So the final pattern is:

                    \<\d\+\>\.\@!

                    Maybe better using "very magic":

                    \v<\d+>\.@!

                    See :help /\@!

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                  • Erik Christiansen
                    ... Everything s better with v ;-) ... On the test line: 123 123.0 123. 456 0.123 .123 789 that regex also detects the fractional parts as integers, so it
                    Message 9 of 15 , Jul 30, 2013
                      On 30.07.13 06:57, Ben Fritz wrote:
                      > Maybe better using "very magic":

                      Everything's better with \v ;-)

                      > \v<\d+>\.@!

                      On the test line:

                      123 123.0 123. 456 0.123 .123 789

                      that regex also detects the fractional parts as integers, so it still
                      needs a tweak. This seems to do it:

                      /\v\.@<!<\d+>\.@!

                      But even that finds 06 and 57 in 06:57. Whether they are desired
                      integers may vary between use cases. Admittedly they'll probably only
                      crop up in rare strings in a fortran program.

                      Erik

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                      it wasn't worth doing.

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                    • Ben Fritz
                      ... Yes. I occasionally edit portions of my .vimrc where I didn t used it, and wonder why. ... The OP specifically said that valid decimals are in the form
                      Message 10 of 15 , Jul 30, 2013
                        On Tuesday, July 30, 2013 9:27:51 AM UTC-5, Erik Christiansen wrote:
                        > On 30.07.13 06:57, Ben Fritz wrote:
                        >
                        > > Maybe better using "very magic":
                        >
                        >
                        >
                        > Everything's better with \v ;-)
                        >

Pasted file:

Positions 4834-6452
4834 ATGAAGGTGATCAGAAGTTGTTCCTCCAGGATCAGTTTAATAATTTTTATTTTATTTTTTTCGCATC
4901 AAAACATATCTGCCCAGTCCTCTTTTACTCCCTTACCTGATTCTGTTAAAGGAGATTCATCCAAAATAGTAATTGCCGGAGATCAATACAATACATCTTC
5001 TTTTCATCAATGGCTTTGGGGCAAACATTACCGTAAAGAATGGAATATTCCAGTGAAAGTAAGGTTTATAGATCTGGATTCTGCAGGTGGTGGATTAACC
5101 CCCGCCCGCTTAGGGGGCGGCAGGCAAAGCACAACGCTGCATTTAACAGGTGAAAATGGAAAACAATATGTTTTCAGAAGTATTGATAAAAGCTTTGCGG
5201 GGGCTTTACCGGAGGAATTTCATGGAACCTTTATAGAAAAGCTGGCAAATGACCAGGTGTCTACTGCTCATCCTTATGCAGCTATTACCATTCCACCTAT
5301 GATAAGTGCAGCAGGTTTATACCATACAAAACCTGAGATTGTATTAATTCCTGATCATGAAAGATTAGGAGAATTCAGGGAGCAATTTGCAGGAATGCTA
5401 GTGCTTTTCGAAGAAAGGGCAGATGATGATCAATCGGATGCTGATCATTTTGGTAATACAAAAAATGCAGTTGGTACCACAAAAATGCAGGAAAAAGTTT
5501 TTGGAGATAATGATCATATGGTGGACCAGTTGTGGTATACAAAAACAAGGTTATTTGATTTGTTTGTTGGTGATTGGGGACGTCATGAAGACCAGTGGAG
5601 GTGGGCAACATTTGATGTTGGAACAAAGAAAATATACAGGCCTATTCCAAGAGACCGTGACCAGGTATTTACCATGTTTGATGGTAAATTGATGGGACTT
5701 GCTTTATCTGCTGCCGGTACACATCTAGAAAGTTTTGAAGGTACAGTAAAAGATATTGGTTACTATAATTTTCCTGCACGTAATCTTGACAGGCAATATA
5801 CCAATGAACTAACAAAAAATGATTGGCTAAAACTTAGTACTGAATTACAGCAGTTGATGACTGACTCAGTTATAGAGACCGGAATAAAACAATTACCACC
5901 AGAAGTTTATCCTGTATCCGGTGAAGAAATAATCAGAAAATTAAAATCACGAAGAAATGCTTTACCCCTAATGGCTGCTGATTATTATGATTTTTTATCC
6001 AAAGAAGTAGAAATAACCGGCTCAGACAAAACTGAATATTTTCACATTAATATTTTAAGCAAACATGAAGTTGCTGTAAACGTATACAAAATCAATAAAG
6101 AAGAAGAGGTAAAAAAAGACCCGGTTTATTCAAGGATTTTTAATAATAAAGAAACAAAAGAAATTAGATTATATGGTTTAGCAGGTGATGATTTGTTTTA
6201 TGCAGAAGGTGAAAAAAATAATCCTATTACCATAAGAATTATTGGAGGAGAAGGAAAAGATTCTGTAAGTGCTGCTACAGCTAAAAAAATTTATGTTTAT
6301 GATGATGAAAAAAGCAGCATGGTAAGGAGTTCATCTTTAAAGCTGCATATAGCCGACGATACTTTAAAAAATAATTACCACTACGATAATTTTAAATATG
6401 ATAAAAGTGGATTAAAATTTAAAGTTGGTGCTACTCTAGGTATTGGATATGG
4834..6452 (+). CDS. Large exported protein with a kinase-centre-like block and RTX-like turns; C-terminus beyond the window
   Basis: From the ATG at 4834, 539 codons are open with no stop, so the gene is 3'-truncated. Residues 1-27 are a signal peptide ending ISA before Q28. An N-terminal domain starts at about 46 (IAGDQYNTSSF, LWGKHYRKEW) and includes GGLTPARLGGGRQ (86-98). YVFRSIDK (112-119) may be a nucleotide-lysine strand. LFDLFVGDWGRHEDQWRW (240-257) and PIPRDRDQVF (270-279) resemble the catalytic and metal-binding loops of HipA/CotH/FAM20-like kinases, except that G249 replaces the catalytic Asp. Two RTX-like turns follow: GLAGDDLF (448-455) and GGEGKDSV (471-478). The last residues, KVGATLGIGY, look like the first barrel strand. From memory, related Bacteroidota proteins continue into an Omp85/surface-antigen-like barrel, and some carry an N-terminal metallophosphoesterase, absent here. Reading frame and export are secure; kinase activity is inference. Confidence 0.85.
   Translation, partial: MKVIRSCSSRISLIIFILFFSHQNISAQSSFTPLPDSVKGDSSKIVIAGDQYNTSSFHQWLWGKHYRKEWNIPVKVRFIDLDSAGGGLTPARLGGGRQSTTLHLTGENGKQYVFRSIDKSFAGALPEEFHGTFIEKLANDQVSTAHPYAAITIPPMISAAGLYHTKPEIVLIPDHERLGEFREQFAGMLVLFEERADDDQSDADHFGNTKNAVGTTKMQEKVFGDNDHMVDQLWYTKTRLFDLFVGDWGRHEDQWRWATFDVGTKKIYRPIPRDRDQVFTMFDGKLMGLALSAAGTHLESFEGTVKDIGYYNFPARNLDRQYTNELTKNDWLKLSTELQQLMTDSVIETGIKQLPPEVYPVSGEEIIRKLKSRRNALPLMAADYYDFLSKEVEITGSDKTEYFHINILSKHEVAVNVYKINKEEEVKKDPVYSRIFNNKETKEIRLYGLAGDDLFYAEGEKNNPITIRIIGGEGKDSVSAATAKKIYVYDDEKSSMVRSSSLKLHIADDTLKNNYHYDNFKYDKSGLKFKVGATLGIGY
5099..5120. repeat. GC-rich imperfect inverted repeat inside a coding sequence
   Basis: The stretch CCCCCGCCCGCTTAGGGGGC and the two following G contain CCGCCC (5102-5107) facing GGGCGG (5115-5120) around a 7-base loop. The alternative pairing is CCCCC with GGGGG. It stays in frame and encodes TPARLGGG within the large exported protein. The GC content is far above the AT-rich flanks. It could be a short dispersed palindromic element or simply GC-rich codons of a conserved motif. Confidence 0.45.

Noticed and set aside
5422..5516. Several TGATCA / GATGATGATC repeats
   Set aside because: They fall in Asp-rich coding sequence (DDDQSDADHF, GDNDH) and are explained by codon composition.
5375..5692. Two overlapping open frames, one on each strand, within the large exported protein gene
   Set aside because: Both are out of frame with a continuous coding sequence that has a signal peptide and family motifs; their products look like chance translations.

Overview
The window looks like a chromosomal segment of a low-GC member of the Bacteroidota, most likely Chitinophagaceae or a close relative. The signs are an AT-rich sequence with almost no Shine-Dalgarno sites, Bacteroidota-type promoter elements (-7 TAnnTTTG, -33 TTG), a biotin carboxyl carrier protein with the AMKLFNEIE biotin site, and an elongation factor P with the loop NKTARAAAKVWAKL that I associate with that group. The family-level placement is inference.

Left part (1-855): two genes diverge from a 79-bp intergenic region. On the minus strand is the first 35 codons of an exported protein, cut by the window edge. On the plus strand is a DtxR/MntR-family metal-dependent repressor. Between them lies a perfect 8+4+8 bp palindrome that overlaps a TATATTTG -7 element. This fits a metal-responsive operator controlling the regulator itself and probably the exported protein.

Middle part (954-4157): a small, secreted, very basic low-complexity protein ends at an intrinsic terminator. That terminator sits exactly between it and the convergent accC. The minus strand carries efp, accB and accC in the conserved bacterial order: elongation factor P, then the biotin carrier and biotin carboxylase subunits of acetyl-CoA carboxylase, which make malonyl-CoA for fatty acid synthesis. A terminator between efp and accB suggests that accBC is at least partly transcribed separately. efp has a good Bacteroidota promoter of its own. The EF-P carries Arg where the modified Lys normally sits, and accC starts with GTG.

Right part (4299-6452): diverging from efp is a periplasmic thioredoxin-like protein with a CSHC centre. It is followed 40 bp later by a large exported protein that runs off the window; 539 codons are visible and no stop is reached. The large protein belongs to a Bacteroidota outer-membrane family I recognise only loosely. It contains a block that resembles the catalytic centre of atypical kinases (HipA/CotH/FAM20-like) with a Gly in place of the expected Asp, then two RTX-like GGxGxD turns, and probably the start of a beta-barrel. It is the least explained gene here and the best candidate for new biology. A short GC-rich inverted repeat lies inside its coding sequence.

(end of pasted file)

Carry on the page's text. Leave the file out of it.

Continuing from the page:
>

                        Yes. I occasionally edit portions of my .vimrc where I didn't used it, and wonder why.

                        >
                        > > \v<\d+>\.@!
                        >
                        >
                        >
                        > On the test line:
                        >
                        >
                        >
                        > 123 123.0 123. 456 0.123 .123 789
                        >
                        >

                        The OP specifically said that valid decimals are "in the form 1.0D0, or more precisely \d\+\.\d\+D\d\+" so I didn't try stuff like "123." or ".123".

                        But possibly as in the other thread we need to account for negative numbers?

                        >
                        > that regex also detects the fractional parts as integers, so it still
                        >
                        > needs a tweak. This seems to do it:
                        >
                        >
                        >
                        > /\v\.@<!<\d+>\.@!
                        >
                        >

                        Good. Even without the narrow constraints I assumed it's fairly easy to tweak to get it more correct.

                        For the OP, Erik added a negative look-behind (similar to the look-ahead my first response used but constraining what comes BEFORE instead). See :help /\@<!

                        >
                        > But even that finds 06 and 57 in 06:57. Whether they are desired
                        >
                        > integers may vary between use cases. Admittedly they'll probably only
                        >
                        > crop up in rare strings in a fortran program.
                        >

                        Good point...but these would be harder to guard against.

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                      • Erik Christiansen
                        ... Wot ... just trust the problem specification? OK, the OP might be a mathematician or engineer, since fortran is mentioned, so you re probably right. But in
                        Message 11 of 15 , Jul 30, 2013
                          On 30.07.13 07:41, Ben Fritz wrote:
                          > The OP specifically said that valid decimals are "in the form 1.0D0,
                          > or more precisely \d\+\.\d\+D\d\+" so I didn't try stuff like "123."
                          > or ".123".

                          Wot ... just trust the problem specification? OK, the OP might be a